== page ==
The first womans digital story was against the photo of her beautiful young smiling mother. It was the haunting picture of her hazel eyes that told parts of her story and parts of her daughters story. It was difficult to sit quietly detached as my own emotion was riding just behind the surface of my own questions. I also caught my shoulders riding up to my ears, like I was trying to hide from the pain of my own remembering. Catching my physical reactions, I sat back and willed myself to breathe deeply, center, and listen to the stories, that were not unlike my own. I gazed at the photo of this young mother, and heard her daughters voice as their stories and lives were woven together. Like many survivor children, her daughter only heard parts of her story through her statement to the Indian Residential School settlement process. Out of respect, no questions are asked. It was only when the digital story of the daughter was shared and published, did the words “I love you and support you” take on a new meaning. Through reflection, the daughter found that she had experienced similar coping mechanisms to deal with the loss of identity and fear of abandonment and violence.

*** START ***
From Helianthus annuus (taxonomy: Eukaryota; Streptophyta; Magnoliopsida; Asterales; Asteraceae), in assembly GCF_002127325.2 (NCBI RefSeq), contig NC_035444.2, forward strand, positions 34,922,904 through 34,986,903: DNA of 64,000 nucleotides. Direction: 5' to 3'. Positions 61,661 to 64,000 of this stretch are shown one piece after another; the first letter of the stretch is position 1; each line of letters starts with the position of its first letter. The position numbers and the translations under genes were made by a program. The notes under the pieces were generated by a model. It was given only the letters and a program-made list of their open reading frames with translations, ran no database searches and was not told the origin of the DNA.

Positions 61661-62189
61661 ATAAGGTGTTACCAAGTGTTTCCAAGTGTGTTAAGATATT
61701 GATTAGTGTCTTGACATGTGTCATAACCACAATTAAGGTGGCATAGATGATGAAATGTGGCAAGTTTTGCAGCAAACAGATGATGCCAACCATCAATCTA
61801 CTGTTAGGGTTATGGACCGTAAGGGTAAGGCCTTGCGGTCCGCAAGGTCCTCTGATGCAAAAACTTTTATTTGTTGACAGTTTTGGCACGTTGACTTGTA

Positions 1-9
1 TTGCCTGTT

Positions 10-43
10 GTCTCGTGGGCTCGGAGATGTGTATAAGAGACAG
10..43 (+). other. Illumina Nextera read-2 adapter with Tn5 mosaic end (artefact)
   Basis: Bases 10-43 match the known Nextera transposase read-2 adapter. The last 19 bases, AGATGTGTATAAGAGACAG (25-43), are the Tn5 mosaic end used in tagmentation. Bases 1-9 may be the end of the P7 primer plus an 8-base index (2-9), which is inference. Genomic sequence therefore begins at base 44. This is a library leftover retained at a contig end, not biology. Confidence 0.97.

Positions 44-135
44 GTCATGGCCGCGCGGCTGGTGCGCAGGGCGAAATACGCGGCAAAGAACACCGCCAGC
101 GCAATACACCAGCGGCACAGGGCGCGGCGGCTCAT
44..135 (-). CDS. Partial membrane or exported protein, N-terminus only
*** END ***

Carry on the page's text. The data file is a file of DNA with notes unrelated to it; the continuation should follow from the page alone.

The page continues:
One womans digital story was against the backdrop of “the apology” proclaimed by the government of Canada in chambers in 2008. Five years later, the question is: What is the merit of the apology in the understanding of the inter-generational experience? In the moment of the apology, there was a feeling of relief that in fact, our experiences were real and had been validated by the perpetrator. There was profound relief that finally the perpetrator had admitted guilt. This validation gave us the opportunity to grieve the generations that had been immediately affected by the horrors of abuse and the generations who then lived the abuse in the shadows of a fearful parenting model.

The lead researcher, in the project, Roberta Stout,stated that, “telling our personal stories gives us the power to disrupt the affects of the colonial power within us”. And that is true, as once we are able to uncover the pain, we begin to grow out of it and see the power of our collective stories. We begin to see in our stories, the complete and powerful resilience of our mothers and our fathers to live with these painful memories. We can begin to see how this powerful resilience exists within all of us and carry in our cell memory. This resilience will guide us for generations to come.

In honoring this resilience, then my gratitude will always be extended to Phil Fontaine for his bravery for being the first public figure to disclose the horror of residential school. He walked with us through the valley of darkness and we began to understand that we are not victims and we are not powerless. The extent of the systemic and organized attempt to destroy a people, our people, is still being uncovered. However deep the pain and depraved the system has been, it no longer holds the power of the unspoken. We continue to rise and stand in our own power as nations of people, as proud human beings whose ancestors, whose mothers and fathers paid the blood price for our freedom and gave us

Digital Story-Telling